Our goal when we travel is to Leave a Light Footprint and to encourage understanding and respect for the people, communities, cultures and environments we visit.
The following offers some guidelines that reflect our dedication to these important practices which we aspire to adhere to on all GoPhil journeys.
We encourage you to educate yourself before traveling so you understand the basics — religions, customs, regional etiquette and significant historical events. We will provide a hearty list of recommended reading, as well as movies and video links to preview before traveling, but do not limit yourself to these! You will get much more out of your trip if you go into it informed.
Adhere to appropriate dress codes, especially when touring sacred places and monuments. In general, for most of our journeys, avoid clothing above the knee or shirts that are off the shoulder.
A warm smile and knowing some basic greetings in the local language goes a very long way — not to mention it sends the signal that you are a guest in the country you are visiting.
Do not give treats, gifts or money to people begging in the street or to any of the partner NGO programs we visit as it promotes a cycle of dependency. These types of gestures, while well-intentioned, can promote the western ‘savior’ mentality, not to mention that in some countries, begging is an exploitative business.
Whenever you can, support local enterprises, hotels and businesses. Buy local souvenirs from coops and associations that are tied to community-based efforts.
Expect delays, hiccups in travel and in general, a much slower pace. Our Western go-go-go mentality is not shared by the rest of the world, especially in developing countries. Avoid expressing anger or frustration when things don’t go to plan — in some regions, these displays are particularly offensive and do not normally result in a favorable solution to your issue.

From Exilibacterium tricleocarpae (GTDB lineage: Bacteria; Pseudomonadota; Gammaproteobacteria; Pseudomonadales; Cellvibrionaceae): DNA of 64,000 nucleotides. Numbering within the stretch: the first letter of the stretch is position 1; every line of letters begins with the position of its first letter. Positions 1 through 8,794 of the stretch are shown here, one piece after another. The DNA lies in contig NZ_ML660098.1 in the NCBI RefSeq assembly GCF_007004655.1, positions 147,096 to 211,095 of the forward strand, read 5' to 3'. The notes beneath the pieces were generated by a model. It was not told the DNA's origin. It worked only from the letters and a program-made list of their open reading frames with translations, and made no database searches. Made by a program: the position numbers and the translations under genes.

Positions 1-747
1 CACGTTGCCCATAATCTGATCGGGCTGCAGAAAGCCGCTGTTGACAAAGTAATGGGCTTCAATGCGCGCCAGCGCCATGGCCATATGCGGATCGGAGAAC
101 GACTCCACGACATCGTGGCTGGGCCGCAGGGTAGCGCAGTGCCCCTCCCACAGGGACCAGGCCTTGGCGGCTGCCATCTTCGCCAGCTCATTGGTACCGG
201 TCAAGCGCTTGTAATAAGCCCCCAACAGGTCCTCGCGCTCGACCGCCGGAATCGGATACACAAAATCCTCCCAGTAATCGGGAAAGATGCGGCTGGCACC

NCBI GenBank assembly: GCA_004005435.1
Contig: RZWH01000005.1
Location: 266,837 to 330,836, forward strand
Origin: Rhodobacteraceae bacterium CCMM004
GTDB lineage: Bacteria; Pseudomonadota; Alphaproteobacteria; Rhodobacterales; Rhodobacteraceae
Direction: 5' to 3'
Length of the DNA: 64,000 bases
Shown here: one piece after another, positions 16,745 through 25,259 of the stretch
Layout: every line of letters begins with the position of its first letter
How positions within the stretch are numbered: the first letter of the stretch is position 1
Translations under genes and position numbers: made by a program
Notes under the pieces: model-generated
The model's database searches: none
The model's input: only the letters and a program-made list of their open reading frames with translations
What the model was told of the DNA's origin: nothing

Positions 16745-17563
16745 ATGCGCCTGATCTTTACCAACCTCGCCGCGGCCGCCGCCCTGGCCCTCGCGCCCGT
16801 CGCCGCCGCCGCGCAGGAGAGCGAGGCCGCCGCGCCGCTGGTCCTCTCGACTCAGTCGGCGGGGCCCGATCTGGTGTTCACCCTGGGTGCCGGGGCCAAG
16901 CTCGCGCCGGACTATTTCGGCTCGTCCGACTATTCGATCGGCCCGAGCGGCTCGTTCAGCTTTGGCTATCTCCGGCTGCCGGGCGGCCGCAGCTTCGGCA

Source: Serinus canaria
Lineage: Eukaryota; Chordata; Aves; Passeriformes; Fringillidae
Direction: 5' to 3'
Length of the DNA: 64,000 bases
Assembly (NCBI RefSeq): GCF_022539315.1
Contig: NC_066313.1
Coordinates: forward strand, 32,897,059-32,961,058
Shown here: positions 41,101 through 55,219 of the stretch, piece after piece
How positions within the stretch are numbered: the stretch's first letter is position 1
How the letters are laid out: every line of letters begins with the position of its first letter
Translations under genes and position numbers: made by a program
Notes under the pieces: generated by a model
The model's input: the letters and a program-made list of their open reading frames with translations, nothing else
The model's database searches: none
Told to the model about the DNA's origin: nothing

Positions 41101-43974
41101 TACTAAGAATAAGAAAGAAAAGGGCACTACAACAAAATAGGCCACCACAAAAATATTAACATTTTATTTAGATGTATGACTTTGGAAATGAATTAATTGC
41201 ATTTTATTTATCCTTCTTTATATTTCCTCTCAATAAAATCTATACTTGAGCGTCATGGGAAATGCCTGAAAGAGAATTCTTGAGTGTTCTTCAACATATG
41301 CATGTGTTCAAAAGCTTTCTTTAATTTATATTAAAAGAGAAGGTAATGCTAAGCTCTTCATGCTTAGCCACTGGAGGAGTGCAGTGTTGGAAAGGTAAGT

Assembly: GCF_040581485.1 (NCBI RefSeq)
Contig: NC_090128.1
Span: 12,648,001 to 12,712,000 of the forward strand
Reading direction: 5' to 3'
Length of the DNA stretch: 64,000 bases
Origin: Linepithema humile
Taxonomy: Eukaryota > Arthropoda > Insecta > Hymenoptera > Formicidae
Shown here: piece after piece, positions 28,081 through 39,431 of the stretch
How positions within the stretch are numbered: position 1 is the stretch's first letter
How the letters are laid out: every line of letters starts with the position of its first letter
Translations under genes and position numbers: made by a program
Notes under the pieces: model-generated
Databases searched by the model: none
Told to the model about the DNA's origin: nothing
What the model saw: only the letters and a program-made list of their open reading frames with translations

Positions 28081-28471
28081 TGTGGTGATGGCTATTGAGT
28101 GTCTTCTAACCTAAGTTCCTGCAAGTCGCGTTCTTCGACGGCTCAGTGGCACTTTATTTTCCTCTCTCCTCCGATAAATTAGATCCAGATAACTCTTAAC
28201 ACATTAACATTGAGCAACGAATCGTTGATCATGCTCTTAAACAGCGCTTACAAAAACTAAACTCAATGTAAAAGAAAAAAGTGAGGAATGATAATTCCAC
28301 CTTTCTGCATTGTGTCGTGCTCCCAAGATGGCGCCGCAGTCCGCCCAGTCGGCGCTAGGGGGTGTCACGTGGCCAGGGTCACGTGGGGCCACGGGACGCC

Be kind to Mother Earth. Travel with your own water bottle, avoid plastic bags and pack your toiletries in reusable containers.
Always ask before taking photographs of people when you travel – in some cultures, having one’s picture taken can be offensive to one’s religious beliefs or cultural norms. We aim to always Capture Humanity & Celebrate Dignity.
We also encourage you to be in the moment on our journeys — this is an opportunity to connect and learn. We believe in the importance of determining our individual ethical boundaries for what might be appropriate in capturing the beauty and humanity in the countries we are visiting and those we interact with. A good first step is to begin by asking ourselves some basic questions:
- Have I asked permission to take this photo?
- Does the photo I am taking reflect the individual(s) in a time of desperation or strength and beauty?
- Does the photo support human dignity?
- Could I experience this moment of connection without taking this photo?
- How do I plan to use this photo?
In visiting partner NGOs, photos will typically be taken by a GoPhilanthropic guide who will ask permission from the partner organization to distribute to the traveling group afterwards.
*Please note that in some cases you may be limited in using these photos in your social media postings, especially photos involving children.